As far as changes to the program are concerned, its actually pretty simple. I removed much of the special flash algorithm stuff and for the 27C256 and 27C512 they just need a 100us pulse on the CE* to write data to the EPROM. I ignored the stuff about margin mode and so far it seems to work OK. I suspect that if it didnt write some bytes correctly that you would just use the ‘w’ command again to have a 2nd attempt. A real EPROM programmer would effectively do that; write; read what we just wrote ; if its not correct try writing again …
I’ve also added a ‘b’ (blank check) command that scans an address range looking for anything that is not an 0xFF. The basic concept with EPROM burning is that you are changing ones to zeros (0xFF is all ones). You can’t change zeros to ones without a UV eraser (or leave them in the summer sun for a week). Hopefully I’ll add some kind of xmodem ‘compare’ mode that transfers the file via xmodem from some other system, but instead of writing it, it just compares what is on the EPROM against what is being transferred (ie. a verify mode).
I also have a ‘t’ test command that will write exactly two bytes to an EPROM. For example to write 0x11 to address 0x00000 and 0x22 to address 0x00001
t 00000 01122
So far I’ve tested the program on 27C256s and 27C512s. It seems to work OK. It’s probably not super quick, but not too bad overall (Apologies, the code is a bit rough. It needs a tidy up)
Programming a 27C160
(and probably the 27C400 and 27C800)
So burning an 8 bit EPROM like a 27C256 or 512 didn’t seem that hard overall. I wondered how hard it would be to program the 16 bit wide EPROMs like the 27C160. I bought the Willem because I thought it’d be ‘too hard’. Just like the 8 bit wide EPROMs, they need two additional voltages (6.25V and 12.75V) for programming. A complicating factor is the 16 bit wide data bus. I didn’t really want to add heaps more chips to try this out, so how to do this?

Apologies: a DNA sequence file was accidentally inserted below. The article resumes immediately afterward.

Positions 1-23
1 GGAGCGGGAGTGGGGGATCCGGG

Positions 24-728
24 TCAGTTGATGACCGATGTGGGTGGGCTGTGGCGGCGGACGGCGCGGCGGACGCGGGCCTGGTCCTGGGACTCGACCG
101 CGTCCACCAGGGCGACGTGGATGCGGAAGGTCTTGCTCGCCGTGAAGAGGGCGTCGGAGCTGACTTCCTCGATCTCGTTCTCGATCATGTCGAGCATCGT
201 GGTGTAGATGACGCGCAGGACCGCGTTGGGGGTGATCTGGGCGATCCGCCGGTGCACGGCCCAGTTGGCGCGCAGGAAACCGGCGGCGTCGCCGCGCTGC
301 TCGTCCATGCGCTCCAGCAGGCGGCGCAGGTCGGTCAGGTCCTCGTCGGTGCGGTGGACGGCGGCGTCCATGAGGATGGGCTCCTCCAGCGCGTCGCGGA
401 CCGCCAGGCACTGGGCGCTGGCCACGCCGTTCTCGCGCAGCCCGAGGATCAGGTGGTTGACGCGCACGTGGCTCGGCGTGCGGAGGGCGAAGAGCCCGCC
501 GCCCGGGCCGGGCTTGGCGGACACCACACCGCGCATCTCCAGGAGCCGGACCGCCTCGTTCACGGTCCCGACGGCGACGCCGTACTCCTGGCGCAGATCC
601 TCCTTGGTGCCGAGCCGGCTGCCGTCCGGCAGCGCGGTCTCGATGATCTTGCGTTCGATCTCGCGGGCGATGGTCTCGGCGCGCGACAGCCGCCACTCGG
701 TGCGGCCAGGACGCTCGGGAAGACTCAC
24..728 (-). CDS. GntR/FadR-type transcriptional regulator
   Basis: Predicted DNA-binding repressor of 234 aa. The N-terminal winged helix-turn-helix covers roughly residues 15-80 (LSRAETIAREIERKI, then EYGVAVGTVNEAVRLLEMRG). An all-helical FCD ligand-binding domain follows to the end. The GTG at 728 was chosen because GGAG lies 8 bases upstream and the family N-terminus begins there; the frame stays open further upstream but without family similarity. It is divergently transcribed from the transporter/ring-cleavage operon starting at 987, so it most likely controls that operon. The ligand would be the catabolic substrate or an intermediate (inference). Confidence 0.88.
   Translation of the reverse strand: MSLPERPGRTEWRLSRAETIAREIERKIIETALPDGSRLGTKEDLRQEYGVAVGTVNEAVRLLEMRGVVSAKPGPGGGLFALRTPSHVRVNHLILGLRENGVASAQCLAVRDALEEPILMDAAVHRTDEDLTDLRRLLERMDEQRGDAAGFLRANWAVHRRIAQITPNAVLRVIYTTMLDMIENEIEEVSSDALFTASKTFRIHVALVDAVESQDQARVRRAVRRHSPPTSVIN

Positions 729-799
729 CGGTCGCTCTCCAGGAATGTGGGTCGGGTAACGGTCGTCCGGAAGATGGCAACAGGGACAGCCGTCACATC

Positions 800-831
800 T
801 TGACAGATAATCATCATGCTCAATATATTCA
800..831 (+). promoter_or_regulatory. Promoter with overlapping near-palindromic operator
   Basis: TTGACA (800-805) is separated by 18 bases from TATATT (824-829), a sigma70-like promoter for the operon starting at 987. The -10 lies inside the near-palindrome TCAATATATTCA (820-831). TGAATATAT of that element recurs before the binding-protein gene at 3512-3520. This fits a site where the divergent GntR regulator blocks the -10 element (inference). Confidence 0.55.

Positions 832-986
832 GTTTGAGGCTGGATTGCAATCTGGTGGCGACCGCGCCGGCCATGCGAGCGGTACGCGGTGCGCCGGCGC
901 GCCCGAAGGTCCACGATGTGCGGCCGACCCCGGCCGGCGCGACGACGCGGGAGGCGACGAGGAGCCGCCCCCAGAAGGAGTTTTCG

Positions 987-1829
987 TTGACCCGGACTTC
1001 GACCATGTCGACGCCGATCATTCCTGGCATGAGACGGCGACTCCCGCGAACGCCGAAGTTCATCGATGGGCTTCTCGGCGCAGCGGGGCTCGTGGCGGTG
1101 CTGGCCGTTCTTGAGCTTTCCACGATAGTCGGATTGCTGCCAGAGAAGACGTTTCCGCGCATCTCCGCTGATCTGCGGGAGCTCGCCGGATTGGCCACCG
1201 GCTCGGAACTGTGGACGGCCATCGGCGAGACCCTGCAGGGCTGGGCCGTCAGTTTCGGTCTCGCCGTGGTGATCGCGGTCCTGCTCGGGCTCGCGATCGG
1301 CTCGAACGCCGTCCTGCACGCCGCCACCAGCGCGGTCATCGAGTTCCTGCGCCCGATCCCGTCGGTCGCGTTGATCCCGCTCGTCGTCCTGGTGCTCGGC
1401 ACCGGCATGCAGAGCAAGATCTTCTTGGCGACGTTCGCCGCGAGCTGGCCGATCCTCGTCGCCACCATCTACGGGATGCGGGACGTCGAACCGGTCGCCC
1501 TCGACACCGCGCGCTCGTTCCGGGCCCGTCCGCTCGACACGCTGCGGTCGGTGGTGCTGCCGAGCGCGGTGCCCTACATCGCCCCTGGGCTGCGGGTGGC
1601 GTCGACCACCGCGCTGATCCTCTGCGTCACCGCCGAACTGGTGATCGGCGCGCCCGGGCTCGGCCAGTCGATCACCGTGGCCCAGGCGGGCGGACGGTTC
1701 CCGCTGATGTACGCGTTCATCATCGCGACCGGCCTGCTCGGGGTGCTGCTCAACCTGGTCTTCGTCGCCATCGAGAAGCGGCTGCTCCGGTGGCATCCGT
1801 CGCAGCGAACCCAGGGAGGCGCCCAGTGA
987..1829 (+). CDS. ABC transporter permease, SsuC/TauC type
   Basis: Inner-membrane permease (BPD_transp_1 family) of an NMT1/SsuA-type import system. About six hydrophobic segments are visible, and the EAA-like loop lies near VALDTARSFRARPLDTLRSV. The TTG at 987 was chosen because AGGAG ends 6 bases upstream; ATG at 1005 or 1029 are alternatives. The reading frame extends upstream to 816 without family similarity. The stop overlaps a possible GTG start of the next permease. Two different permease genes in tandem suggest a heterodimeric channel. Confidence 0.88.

These EPROMS have a special BYTE mode that allows you to read the entire EPROM using just the lower D7 to D0 pins of their data bus. The lower ‘bit’ of the address bus in this BYTE mode is actually sent to the D15 pin of the EPROM. So in theory you just need an extra pin to drive D15. However, you cannot burn the EPROM in BYTE mode. You have to write a full 16 bit word at a time. That would require an additional 8 data bits.
So here’s the hardware overview;
- Use the two 74HC595s to drive the A15 to A0 address lines of the 16 bit EPROM (a note here that the pin labelled ‘A0’ on the EPROM is usually wired to ‘A1’ of a CPU since its the lowest bit of a ‘word’ address, but we will just wire it up like the main meeprommer schematic. ie the Q0 output of the low address 74HC595 goes to the pin labelled ‘A0’ on the EPROM and so on).